My alarm wakes me at 6:40 am. I let the music play briefly until it’s overtaken by the “tak-tak-tak-tak” sound of helicopters overhead. For a moment I wonder if they are landing on the roof of the MSF compound. But I know they’re not, and there’s nothing to be concerned about. I’m just adjusting to life in Kabul.
Helicopters are just part of the background noise in Dasht-e-Barchi (DeB), a sprawling and densely packed corner of the Afghan capital. I’m stationed at MSF’s maternity project in this rapidly growing area. DeB was settled when internally displaced persons fleeing instability settled in Kabul following the ousting of the Taliban regime in 2001. Inhabitants come from neighbouring countries and many areas of Afghanistan. Although estimates are crude, the maternity hospital is the only comprehensive obstetrical care facility that offers care free of charge for the estimated 1.5 million people living in the district.
Posted on the hospital entrance
We are fortunate that the strict security protocols allow us sometimes to walk through the market and small shops during the daylight hours. It allows a glimpse into life in this bustling city. The morning air is crisp, not surprising given Kabul is nearly 1800 meters above sea level. The surrounding mountain ranges are impressive but often obscured by thick grey smog. Traffic crawls down the street as cars, buses, motorcycles and rusted bicycles weave around one another. The sounds of car horns and conversations over tea are muted by the humming of the diesel generators that power nearby shops and stalls. Everything and anything from locally grown fresh produce to imported clothing and electronics is available. Electricity, on the other hand, is unreliable at best.
Mountains around Kabul on a clear day. Photo credit: Christine Nivet.
I had only planned to transit through coordination in Kabul before heading onward to a maternity project in Khost. Due to delays in air transport I will now spend a week in the Afghan capitol. In a few short days I’ve been warmly welcomed into the team and have discovered that there is more than enough work to keep me busy here.
The project in DeB was inaugurated in 2014 and anticipated about 600 deliveries a month. The hospital has seen an exponential growth in patient numbers and now provides care for more than double this. It averages over 1200 deliveries a month, or about 15,000 per year. Years of war and political instability have decimated the country’s economy and healthcare infrastructure. Due to this, most pregnant women are not able to access prenatal care and all too often their first contact with the health care system in pregnancy will be in an emergency or in labour. Several organizations, including MSF, are providing the backbone for health care in several parts of the country.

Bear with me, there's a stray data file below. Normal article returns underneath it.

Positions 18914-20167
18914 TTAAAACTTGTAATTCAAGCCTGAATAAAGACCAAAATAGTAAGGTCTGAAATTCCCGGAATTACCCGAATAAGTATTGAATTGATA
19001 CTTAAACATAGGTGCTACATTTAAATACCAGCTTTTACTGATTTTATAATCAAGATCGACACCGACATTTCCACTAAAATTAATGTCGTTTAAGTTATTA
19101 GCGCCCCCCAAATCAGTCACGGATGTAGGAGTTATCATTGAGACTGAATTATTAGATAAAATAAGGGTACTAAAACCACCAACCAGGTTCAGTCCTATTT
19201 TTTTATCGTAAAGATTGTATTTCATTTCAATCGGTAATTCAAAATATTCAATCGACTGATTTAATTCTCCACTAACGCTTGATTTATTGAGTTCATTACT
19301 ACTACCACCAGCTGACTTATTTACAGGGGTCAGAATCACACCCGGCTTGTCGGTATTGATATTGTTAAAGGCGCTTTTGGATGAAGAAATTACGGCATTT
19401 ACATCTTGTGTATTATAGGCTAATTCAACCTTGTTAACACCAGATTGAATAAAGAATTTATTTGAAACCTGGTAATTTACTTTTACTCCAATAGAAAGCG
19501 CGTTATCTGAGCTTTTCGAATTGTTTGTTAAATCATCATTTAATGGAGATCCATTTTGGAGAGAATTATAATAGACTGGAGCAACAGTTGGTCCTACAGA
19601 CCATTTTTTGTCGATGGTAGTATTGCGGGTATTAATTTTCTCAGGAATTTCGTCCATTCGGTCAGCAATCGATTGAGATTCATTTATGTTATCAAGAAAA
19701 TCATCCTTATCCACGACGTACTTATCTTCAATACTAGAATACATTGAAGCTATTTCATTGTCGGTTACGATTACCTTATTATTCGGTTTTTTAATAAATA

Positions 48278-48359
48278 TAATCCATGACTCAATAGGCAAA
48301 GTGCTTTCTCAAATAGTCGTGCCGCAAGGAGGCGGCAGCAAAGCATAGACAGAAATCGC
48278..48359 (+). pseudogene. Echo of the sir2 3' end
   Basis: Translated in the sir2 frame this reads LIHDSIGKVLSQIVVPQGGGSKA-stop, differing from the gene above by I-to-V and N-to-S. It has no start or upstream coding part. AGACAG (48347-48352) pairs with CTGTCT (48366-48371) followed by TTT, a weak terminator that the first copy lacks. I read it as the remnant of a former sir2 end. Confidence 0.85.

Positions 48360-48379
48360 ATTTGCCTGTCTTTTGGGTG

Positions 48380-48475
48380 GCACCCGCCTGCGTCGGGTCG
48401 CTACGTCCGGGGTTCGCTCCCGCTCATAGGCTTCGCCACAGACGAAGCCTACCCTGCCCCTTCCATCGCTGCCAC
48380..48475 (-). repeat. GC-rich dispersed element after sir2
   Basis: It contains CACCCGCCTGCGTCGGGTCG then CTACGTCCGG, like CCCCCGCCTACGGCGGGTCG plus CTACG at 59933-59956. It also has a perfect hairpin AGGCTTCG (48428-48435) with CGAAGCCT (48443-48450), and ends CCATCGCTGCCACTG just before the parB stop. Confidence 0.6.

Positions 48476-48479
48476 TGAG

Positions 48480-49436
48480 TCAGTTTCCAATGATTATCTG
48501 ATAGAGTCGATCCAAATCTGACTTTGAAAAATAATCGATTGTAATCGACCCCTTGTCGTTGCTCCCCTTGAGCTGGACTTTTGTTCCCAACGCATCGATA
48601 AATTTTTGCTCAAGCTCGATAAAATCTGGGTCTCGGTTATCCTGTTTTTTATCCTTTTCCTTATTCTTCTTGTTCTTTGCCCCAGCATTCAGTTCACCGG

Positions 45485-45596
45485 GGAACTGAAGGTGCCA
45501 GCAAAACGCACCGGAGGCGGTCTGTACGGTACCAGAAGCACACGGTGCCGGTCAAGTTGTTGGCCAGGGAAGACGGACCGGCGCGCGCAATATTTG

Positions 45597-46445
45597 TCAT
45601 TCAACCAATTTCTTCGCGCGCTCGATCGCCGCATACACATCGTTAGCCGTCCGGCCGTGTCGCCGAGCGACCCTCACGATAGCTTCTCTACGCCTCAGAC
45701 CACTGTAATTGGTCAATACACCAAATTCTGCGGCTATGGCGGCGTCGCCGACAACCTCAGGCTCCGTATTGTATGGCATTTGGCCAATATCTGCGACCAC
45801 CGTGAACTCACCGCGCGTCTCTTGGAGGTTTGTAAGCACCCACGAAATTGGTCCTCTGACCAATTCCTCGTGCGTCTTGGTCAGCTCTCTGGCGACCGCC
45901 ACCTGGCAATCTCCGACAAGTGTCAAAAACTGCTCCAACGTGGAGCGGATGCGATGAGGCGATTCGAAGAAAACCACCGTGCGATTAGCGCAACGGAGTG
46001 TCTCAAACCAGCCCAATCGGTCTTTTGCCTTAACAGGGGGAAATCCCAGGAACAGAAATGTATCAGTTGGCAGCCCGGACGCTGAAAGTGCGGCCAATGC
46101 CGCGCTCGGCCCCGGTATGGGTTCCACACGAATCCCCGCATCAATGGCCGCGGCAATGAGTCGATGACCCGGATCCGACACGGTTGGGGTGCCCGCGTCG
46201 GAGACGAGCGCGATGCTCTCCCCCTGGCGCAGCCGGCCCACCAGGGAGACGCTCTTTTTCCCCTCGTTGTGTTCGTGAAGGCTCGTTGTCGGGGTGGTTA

MSF vehicle at the Basht-e-Barchi hospital
My first morning of work, I’m introduced to the large team of midwives, nurses, gynaecologists and paediatricians. The 8 bed labour room is full with women in active labour, as are the 5 delivery room beds. There is never a dull moment at the DeB hospital.
Immediately after the introductions, a midwife calls us over to assess a young woman pregnant with twins. This is her first pregnancy and she has been fully dilated and pushing for quite some time. Together with the local doctors we decide to help deliver the first baby with a vacuum. We then safely deliver the second smaller baby and reunite the mom with her twin girls.
The day continues with a relentless stream of patients, some straight forward but many with complications including infections, bleeding, eclampsia, prematurity and breech presentation. On rounds at the end of the day I see most women smiling and feeding their newborn babies. But not everyone is so fortunate. In a system where preventative medicine is nearly inexistent, it is an unfortunate reality that maternal and neonatal mortality rates in Afghanistan are the highest outside the African continent.
After a busy day I’m thankful for a communal dinner with the expat team. A game of UNO follows and then I retreat to my room, warmed by the bukari (a diesel fuelled heater). It’s barely 8pm and I’m exhausted. The window is ajar to dissipate the fumes and I allow the sounds of traffic and generators of Kabul to lull me to sleep.